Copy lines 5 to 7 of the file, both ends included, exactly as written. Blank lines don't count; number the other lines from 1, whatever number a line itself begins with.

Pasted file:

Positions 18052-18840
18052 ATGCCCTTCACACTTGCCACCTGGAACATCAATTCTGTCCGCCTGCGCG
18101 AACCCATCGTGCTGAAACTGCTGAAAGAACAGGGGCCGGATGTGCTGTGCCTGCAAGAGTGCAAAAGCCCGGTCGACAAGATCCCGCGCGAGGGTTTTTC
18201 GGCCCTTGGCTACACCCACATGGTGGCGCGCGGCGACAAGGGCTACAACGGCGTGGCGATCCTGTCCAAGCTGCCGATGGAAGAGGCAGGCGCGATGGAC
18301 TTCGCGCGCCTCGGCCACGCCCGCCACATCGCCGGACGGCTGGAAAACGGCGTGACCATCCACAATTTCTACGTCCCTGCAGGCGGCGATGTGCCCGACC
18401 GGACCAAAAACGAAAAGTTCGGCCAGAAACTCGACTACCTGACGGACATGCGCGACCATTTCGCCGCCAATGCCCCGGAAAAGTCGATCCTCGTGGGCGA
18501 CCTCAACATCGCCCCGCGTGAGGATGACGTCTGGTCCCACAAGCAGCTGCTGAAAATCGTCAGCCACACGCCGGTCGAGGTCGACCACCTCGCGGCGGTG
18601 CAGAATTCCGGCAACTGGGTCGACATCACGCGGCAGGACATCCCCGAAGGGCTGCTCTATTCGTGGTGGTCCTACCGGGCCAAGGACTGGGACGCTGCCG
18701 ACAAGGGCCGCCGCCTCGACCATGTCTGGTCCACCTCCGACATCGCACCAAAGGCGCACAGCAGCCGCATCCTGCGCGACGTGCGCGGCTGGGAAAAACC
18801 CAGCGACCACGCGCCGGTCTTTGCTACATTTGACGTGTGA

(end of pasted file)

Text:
18301 TTCGCGCGCCTCGGCCACGCCCGCCACATCGCCGGACGGCTGGAAAACGGCGTGACCATCCACAATTTCTACGTCCCTGCAGGCGGCGATGTGCCCGACC
18401 GGACCAAAAACGAAAAGTTCGGCCAGAAACTCGACTACCTGACGGACATGCGCGACCATTTCGCCGCCAATGCCCCGGAAAAGTCGATCCTCGTGGGCGA
18501 CCTCAACATCGCCCCGCGTGAGGATGACGTCTGGTCCCACAAGCAGCTGCTGAAAATCGTCAGCCACACGCCGGTCGAGGTCGACCACCTCGCGGCGGTG